What is the Scope of the Sunshine Law?
Florida's Government in the Sunshine Law, commonly referred to as the Sunshine Law, provides a right of access to governmental proceedings of public boards or commissions at both the state and local levels. The law is equally applicable to elected and appointed boards, and applies to any gathering of two or more members of the same board to discuss some matter which will foreseeably come before that board for action. There are three basic requirements of s. 286.011, F.S.:
(1) meetings of public boards or commissions must be open to the public;
(2) reasonable notice of such meetings must be given; and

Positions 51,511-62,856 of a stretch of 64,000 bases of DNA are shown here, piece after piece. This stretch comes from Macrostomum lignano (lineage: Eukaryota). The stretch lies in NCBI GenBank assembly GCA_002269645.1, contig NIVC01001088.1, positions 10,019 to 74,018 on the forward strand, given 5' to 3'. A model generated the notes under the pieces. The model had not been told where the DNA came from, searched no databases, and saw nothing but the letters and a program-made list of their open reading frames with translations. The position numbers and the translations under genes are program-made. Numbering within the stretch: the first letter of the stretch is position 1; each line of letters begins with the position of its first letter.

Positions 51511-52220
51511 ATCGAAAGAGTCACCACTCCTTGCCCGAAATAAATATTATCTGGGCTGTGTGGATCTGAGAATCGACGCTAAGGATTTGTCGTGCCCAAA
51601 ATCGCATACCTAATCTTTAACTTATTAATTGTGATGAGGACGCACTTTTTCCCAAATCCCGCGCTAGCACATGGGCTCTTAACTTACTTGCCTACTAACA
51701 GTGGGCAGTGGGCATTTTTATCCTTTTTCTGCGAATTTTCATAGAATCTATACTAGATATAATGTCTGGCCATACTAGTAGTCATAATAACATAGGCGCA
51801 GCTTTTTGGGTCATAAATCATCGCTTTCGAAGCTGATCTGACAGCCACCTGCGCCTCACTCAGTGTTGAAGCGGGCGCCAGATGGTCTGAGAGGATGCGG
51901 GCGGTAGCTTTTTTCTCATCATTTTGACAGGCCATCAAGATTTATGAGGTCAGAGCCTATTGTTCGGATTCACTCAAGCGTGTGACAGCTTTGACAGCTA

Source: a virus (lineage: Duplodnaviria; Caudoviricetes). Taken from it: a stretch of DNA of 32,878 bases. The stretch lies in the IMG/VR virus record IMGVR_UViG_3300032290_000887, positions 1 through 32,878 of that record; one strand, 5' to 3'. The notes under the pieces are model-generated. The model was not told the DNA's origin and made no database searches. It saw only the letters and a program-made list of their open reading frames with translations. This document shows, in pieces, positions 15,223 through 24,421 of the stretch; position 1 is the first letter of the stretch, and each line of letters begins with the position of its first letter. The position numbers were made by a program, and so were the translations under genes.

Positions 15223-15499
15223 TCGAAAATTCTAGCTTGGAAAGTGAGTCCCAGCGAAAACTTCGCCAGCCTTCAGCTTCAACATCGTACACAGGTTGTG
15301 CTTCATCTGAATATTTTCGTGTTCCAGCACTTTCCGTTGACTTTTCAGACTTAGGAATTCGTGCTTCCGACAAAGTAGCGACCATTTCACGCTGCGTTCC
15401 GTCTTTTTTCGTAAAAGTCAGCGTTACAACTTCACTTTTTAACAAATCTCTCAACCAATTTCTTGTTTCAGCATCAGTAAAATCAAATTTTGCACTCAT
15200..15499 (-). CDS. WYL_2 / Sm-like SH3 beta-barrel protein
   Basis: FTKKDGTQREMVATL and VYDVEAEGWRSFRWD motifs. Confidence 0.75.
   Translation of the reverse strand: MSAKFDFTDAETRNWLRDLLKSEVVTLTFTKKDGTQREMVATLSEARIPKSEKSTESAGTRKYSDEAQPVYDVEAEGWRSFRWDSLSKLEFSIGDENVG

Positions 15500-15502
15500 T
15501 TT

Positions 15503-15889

(3) minutes of the meetings must be taken and promptly recorded.
The complete text of the Government in the Sunshine Law and related statutes may be found in Appendix B.
A constitutional right of access to meetings of collegial public bodies is recognized in Art. I, s. 24, Fla. Const. See Frankenmuth Mutual Insurance Company v. Magaha, 769 So. 2d 1012, 1021 (Fla. 2000), noting that the Sunshine Law "is of both constitutional and statutory dimension." Virtually all collegial public bodies are covered by the open meetings mandate of this constitutional provision with the exception of the judiciary and the state Legislature, which has its own constitutional provision requiring access. The only exceptions are those established by law or by the Constitution. The complete text of Art. I, s. 24, Fla. Const., may be found in Appendix A of this manual.
The requirements of the Sunshine Law and Art. I, s. 24, Fla. Const., are discussed in detail in Part I. Please refer to the Table of Contents or the Index for a listing of the specific subjects.